Tuesday, May 8, 2012

The World Loses Maurice Sendak

The day greeted us with the sad news that Maurice Sendak has passed away.  Most of us will remember Sendak for the childhood favorite – Where the Wild Things Are.  But at 83 years old, Sendak had accomplished so much more in the art and literary worlds.  He has authored and illustrated more than a dozen books and has illustrated more than seventy stories written by other authors.  Not only was Sandak an illustrator and author, but he also worked on ballets and operas.  His death is a true loss to the world; but he was a man who lived a long and interesting life.
My four year old son has adored Where the Wild Things Are for over a year and even has it memorized.  Books such as Sendak’s introduce toddlers to the wonders of words and stories.  These early books open a new world to children, inspiring their imaginations to grow.  Can you remember that first book that you loved as a kid?  I remember Dr. Seuss’s Left Foot, Right Foot being the first book I could read, but the first book that I loved was Miss Nelson is Missing.  I must have checked it out of the school library at least fifty times, and that’s no exaggeration.  I guess it was my introduction to the Mystery genre, which remains a favorite.
To this day I still love reading books like Alexander and the Terrible, Horrible, No Good, Very Bad Day, The Giving Tree, and Tiki Tiki Tembo.  Whether it reminds you where you came from, or brings back memories long forgotten, there’s something really special about reading a children’s book. 
Leave a comment about your favorite children’s book or how early reading impacted your life. 
And in Sendak’s honor, go out there and encourage mischief of one kind, or another...

9 comments:

  1. My favorite book was The Butter Battle Book by Dr. Seuss. I read it at least a million times, and now I read it to my kids! :)

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    1. Mine too! But you never hear about it as one of Dr Seuss' classics - I thought it must have been swept under the rug for being un-American or something...

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    2. I heard an old interview on NPR yesterday morning with Sendak. He was saying his inspiration for his books was to help children going through hard childhoods like he did. He used it as an outlet to overcome the monsters in his childhood. Interesting, the different sources of art.
      -Joy

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    3. India, you are right! I remember reading an article about The Butter Battle Book being compared to actual events of the time. The wall between the Zooks and the Yooks was likened to the Berlin Wall! The National Review even requested the controversial bread buttering story to be banned from libraries! Stating that the Zooks and Yooks were too similar to the US and Russia relations (the race for creating the best weapon) and that for Seuss to suggest that we'd go to war for something so silly (like buttering the wrong side of bread), was completely un-American! I think it makes the book that much more interesting!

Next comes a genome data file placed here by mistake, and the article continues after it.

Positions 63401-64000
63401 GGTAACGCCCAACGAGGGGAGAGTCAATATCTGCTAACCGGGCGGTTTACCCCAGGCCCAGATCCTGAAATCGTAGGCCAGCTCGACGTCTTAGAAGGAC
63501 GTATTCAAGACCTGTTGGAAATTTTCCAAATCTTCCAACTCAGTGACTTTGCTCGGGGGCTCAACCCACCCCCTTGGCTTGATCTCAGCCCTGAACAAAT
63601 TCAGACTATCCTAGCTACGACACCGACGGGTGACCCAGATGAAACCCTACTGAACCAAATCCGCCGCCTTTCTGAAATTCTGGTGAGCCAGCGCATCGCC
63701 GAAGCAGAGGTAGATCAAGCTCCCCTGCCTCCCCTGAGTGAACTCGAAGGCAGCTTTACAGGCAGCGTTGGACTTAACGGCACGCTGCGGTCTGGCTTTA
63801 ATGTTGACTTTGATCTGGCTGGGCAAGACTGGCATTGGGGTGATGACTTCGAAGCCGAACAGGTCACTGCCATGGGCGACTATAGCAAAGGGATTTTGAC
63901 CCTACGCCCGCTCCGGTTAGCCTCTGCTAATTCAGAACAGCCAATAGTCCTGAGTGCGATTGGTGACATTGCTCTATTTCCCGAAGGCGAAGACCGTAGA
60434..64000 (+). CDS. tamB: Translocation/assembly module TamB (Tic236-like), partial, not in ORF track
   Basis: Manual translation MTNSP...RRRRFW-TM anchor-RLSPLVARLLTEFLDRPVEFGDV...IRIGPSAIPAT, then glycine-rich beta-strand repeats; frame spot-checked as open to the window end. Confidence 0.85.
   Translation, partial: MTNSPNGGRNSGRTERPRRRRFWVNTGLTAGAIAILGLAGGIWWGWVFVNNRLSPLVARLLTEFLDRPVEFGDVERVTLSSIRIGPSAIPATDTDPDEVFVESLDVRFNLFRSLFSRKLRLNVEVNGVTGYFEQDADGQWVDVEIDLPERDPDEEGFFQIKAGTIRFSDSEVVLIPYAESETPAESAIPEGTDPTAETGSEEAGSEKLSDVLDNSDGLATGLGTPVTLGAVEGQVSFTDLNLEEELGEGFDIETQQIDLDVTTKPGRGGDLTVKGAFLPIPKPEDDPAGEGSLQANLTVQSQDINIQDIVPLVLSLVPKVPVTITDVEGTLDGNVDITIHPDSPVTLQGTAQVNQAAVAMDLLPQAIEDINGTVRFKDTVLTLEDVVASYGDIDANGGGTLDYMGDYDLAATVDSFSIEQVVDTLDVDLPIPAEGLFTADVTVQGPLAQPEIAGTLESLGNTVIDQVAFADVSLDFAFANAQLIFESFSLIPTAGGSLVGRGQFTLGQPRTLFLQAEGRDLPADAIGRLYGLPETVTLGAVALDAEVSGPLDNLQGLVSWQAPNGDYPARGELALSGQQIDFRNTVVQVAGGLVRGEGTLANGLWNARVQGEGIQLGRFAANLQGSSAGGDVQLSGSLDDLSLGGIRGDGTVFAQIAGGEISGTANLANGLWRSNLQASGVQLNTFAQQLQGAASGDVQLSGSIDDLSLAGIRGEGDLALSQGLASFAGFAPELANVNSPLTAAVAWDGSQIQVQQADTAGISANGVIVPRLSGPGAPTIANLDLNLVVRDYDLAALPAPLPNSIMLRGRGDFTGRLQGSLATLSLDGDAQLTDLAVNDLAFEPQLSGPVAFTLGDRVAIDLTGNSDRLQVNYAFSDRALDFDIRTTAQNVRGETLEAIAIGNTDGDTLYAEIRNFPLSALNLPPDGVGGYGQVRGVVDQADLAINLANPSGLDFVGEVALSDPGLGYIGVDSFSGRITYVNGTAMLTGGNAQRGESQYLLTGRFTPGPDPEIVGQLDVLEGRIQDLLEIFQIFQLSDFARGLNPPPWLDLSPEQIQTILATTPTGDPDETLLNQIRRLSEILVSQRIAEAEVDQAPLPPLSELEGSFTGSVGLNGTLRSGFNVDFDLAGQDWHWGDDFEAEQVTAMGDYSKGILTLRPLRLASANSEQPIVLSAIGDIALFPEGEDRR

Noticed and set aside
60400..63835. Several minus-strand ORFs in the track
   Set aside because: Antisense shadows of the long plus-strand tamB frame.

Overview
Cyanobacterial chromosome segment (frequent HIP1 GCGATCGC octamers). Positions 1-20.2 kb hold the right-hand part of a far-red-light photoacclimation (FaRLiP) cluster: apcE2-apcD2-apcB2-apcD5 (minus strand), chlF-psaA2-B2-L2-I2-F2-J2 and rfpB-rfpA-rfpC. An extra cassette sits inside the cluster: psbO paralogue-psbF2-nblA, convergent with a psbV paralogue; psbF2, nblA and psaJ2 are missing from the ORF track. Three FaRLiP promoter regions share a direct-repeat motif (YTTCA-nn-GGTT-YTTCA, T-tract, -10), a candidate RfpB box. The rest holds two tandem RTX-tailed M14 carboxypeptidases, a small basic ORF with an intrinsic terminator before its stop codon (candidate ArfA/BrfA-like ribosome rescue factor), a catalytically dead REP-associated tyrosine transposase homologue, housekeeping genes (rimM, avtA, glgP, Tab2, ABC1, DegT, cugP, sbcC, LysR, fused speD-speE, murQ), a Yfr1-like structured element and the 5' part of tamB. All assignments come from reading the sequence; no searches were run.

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  2. My kids love Where the Wild Things Are and simple ones like Green Eggs & Ham. My favorites was Alexanders Terrible, Horrible...and I was a huge Judy Bloom fan as I entered middle school. I find my girls don't enjoy Shel Silverstein as much as I did but it's starting to grow on Maddie (perhaps a little too serious?).

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    1. Ah! Judy Blume books are AWESOME!
      My favorite Shel Silverstein poem is the one with Ickle Me, Pickle Me, and Tickle Me (too), a very close second would have to be the one about the unicorn and why it's no longer around...

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  3. Tikki Tikki Tembo No Sarimbo Hari Kari Bushkie Perry Pem Do Hai Kai Pom Pom Nikki No Meeno Dom Barako!!! Was my absolute favorite and yes I had to google that because I couldn't remember the full name of Tikki Tikki Tembo. I am not sure as to why I liked it so much, I think because the name was so crazy and it's written like 50 times in the book...which now as an adult is kinda annoying when you are reading it to a child and easily run out of breath.

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  4. LOL...Bam, you must have looked up another version, maybe the original Japanese tale, in the American version, it's just Tikki Tikki Tembo-no Sa Rembo-chari Bari Ruchi-pip Peri Pembo! But you are right, it's quite the mouthful :)

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    1. I was quoting the legit version!

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